I walk out the metro of Embajadores and step out into the square and am immediately accosted by a Pakistani man, handing me a card that red “Laiba Cosmetics: Pelo Natural Africano, Latino Europeo”.
Sidenote: I looked Laiba up, it is an Urdu name. Laiba translates to something akin to “Angel of Heaven”.
He urges me to take a left and then another left and come visit his store. I asked if he was the owner and he said yes. Curious that a man who knows probably next to nothing about the upkeeping of African or Latino hair is the owner of a shop catering to exactly that customer base. Of course I decide to go and take a look, no intention of buying anything but for the sake of research I give in to his urging and walk over to his shop.
I enter and see a small, one-roomed store, two walls lined with cosmetic products while another wall is lined with all different types of extensions. I walk over to the extensions, and it seems to me like just any other store I would see if I were to be in the U.S. Only difference in the hair is that there are fewer colors and fewer textures, more of the texture varying from wavy to straight, and no kinky Marley Braids like I would see in the U.S, the type of hair usually used for kinky twists, crochet braids or to amplify an afro. I turn in the direction of the cosmetic products and notice two things
1. That there is a limited amount of products compared to what I am used to in the States.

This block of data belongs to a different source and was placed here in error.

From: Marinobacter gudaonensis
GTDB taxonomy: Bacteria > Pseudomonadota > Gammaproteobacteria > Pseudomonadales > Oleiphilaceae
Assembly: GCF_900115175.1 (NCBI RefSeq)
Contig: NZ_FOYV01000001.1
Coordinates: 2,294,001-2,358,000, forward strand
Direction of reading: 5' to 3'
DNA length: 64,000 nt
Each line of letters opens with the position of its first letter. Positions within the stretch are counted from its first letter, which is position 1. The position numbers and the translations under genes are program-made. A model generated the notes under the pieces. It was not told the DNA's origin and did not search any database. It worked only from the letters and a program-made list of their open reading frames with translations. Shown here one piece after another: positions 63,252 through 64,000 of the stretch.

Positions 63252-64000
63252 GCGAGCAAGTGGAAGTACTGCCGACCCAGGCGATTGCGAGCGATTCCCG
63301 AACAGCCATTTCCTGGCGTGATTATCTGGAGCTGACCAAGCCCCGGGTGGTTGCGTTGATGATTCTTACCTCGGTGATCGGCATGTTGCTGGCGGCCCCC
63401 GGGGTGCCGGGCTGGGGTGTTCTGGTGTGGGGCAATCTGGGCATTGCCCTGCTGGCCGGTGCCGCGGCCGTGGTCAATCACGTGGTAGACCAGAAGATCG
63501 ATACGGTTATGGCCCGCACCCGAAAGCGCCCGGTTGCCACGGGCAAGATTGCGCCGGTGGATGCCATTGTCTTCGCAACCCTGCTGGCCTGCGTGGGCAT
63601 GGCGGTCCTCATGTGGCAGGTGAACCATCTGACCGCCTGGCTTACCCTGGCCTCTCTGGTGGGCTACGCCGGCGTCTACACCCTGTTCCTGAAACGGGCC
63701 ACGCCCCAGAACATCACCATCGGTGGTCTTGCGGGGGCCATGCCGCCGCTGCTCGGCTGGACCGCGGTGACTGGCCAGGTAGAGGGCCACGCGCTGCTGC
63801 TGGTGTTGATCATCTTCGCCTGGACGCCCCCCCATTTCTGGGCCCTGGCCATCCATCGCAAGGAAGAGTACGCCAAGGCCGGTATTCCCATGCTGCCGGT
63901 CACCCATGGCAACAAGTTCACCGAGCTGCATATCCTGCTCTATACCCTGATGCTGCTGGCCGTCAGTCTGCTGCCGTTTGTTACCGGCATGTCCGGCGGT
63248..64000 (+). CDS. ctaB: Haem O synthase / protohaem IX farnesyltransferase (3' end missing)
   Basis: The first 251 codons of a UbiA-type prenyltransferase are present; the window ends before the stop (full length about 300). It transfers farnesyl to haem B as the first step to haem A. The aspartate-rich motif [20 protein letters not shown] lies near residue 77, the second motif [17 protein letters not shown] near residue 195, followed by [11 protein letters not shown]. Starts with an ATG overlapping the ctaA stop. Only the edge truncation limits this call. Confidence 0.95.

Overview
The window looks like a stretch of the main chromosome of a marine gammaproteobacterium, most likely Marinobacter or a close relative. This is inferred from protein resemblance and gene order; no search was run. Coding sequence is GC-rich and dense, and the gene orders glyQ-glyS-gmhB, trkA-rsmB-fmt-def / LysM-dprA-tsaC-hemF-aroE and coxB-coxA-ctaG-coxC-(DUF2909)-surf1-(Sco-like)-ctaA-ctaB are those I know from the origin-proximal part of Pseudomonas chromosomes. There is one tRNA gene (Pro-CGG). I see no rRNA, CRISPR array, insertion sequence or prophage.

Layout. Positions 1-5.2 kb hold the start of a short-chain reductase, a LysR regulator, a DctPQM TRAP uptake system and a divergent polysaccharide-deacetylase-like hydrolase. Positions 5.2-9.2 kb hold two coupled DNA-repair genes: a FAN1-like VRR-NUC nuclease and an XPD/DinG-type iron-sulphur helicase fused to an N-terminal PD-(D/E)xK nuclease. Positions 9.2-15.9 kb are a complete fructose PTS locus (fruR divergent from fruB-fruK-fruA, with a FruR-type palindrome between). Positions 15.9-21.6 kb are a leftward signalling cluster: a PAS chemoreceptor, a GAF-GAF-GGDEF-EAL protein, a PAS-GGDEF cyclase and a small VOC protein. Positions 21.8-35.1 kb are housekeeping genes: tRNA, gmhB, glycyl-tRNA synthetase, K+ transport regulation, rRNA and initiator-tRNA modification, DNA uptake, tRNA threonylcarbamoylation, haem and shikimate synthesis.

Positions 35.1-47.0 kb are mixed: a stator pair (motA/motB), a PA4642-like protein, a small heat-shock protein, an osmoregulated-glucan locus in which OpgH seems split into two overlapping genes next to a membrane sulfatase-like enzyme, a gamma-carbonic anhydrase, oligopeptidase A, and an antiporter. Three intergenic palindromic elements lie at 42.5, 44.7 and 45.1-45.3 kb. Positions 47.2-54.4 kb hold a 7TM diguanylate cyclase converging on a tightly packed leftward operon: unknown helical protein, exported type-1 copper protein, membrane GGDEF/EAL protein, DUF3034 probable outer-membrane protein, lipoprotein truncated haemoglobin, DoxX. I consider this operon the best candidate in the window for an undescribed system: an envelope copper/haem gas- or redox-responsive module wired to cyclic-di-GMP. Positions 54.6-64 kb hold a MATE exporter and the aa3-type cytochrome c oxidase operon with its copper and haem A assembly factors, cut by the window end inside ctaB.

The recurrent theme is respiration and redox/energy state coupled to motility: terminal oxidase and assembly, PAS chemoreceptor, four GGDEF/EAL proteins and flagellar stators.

2. I sit back and observe the products and realize that there are at least 4 rows filled with perms, hair straightening creams and skin lightening and bleaching lotions and soaps. Nowhere in the shop do I see anything that I would consider remotely “natural”.
Looking at those shelves, I pretty much wouldn’t have used any of those products on my hair, unless I was looking to have to cut my hair off in a month or two. Much less put any of the lotions on my skin, as I know the extensive damage that can happen as a result of using skin whitening/bleaching creams .
Even in the United States large corporations such as Wal-Mart and Target have began to cater to the natural community, offering a small but good selection of products safe for naturalista consumption. However here it is not the case. The chances of you finding anything like a curling cream, or a sulfate free shampoo are pretty much slim to none. You’re much better off making your own products here to escape the damage that you could incur to your hair by using these.
Not to even speak of the fact that all of the products I saw seemed to be geared towards a demographic who clearly desired to achieve the Eurocentric standards of beauty that plague our Afrodescendent community of women. Straight hair and even straighter extensions accompanied by fair skin seems to be what is sought after by those who would frequent the store, and that is African women in Lavapies and whoever else happens upon the shop in search of beauty products. It says a lot about the standards of beauty on the continent of Africa and outside the continent and how are women have embodied these standards, desiring to do away with their kinks and curls and no longer loving the gorgeous, glowing melanin rich skin that they were born with.